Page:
LastPass, one of the best known, most popular password management apps to emerge in recent years yesterday announced that it may have been hacked. Coming on the heels of the Sony PlayStation Network breach, the news casts a cloud over the cloud.
LastPass, which on January 31 announced that it would give away an iPad to celebrate surpassing 1 million users, is an app that lets you use one "master password" to access all of your passwords.
LastPass remembers all of your passwords and you just need to remember the master password to access all of them. It also remembers the website addresses associated with each password, which is really convenient. Whenever you go to a site that requires a password, LastPass can fill it in for you. You can also LastPass to store encrypted notes.
LastPass thus holds the keys to the kingdom for most people. It stores passwords. It is all about security. It is all about protecting you. It's received rave reviews from just about every major tech publication--PC Mag, ZDnet, PCWorld, and many more. So LastPass saying that it might have been hacked is a big deal.
While LastPass should be credited for coming clean and announcing that it might have been hacked soon after it learned of a possible problem, the company has some explaining to do. It's fuzzy explanation of a possible breach is cause for concern.
To be sure, LastPass has behaved admirably by blogging about the possible breach and updating customers and the press throughout the day Thursday.
LastPass CEO Joe Siegrist yesterday morning posted a blog entry saying the company had noticed some anomalous activity on its servers and asked users that did not have strong passwords--one using capital leters, alphanumeric characters, and numbers to create a string of characters that not a word or proper noun--to create a new password.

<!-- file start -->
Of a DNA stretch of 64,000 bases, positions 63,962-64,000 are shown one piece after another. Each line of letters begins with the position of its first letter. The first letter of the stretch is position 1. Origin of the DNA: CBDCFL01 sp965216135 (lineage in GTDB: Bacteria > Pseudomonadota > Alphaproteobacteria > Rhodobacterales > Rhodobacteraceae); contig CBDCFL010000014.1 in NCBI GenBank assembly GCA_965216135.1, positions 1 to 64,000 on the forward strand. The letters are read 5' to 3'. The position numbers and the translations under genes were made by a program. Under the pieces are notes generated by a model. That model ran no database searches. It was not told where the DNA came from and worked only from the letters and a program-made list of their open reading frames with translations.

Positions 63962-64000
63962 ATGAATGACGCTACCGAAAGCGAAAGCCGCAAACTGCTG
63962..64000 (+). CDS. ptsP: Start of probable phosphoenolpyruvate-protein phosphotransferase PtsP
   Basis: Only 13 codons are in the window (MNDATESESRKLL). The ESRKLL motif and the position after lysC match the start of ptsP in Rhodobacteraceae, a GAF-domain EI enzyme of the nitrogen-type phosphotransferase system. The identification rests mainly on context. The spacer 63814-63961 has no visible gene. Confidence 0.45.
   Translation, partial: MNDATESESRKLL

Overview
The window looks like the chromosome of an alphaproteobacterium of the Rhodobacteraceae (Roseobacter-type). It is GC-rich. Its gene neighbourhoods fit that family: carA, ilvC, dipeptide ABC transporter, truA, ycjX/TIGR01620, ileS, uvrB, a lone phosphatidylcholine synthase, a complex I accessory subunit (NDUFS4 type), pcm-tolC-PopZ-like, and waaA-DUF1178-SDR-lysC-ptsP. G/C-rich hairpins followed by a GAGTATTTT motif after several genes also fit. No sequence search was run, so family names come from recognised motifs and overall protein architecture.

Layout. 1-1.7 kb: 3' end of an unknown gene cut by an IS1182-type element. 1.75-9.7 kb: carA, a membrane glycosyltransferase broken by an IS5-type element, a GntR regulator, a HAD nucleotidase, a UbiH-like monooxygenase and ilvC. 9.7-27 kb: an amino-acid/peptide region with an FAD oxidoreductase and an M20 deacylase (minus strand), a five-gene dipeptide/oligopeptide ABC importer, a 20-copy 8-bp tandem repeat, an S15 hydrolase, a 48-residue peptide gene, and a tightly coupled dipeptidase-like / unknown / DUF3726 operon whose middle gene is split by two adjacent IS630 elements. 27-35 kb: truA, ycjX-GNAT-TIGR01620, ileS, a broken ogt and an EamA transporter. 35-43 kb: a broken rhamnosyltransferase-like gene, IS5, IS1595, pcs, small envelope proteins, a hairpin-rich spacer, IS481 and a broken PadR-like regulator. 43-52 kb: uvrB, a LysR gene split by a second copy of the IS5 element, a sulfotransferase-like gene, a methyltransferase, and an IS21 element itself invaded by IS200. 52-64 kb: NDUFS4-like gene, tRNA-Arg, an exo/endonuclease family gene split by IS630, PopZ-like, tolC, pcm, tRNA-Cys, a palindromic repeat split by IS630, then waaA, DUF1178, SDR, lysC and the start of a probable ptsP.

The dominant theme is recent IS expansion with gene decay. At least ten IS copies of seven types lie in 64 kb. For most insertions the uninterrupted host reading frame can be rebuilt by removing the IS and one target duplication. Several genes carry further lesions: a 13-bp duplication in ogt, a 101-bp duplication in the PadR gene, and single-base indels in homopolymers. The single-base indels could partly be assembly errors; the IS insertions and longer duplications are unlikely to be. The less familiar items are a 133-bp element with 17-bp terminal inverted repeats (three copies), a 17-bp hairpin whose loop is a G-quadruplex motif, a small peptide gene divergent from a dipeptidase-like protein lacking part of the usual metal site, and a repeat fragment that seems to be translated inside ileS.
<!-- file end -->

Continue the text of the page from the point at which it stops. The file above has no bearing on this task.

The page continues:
Siegrist made this announcement because he suspected a breach. He did not know for sure if there had indeed been a breach, however. Yet he still made the announcement, damaging the company's reputation but maintaining its integrity.
All this is to be commended. LastPass is not evil.
What worries me is that LastPass did not understand the traffic anomaly that occurred on its servers.
LastPass is a huge target. It should be able to tell exactly why it is experiencing a traffic boom, who is causing it and how.
LastPass is cloud-based and I have tried it but don't use it. I've always favored RoboForm, which started as a desktop password manager and added a web-based system about a year ago--long after LastPass debuted. Since I had started using Roboform around 1999 and it had millions of users by the time LastPass started up, I felt more comfortable with RoboForm. I looked at LastPass as an upstart. But some of the most web-savvy, security-conscious people I know use LastPass.
I hope it turns out LastPass was not breached, and I hope LastPass establishes better monitoring of its servers so it does not have to guess about whether an anomaly in traffic is a breach.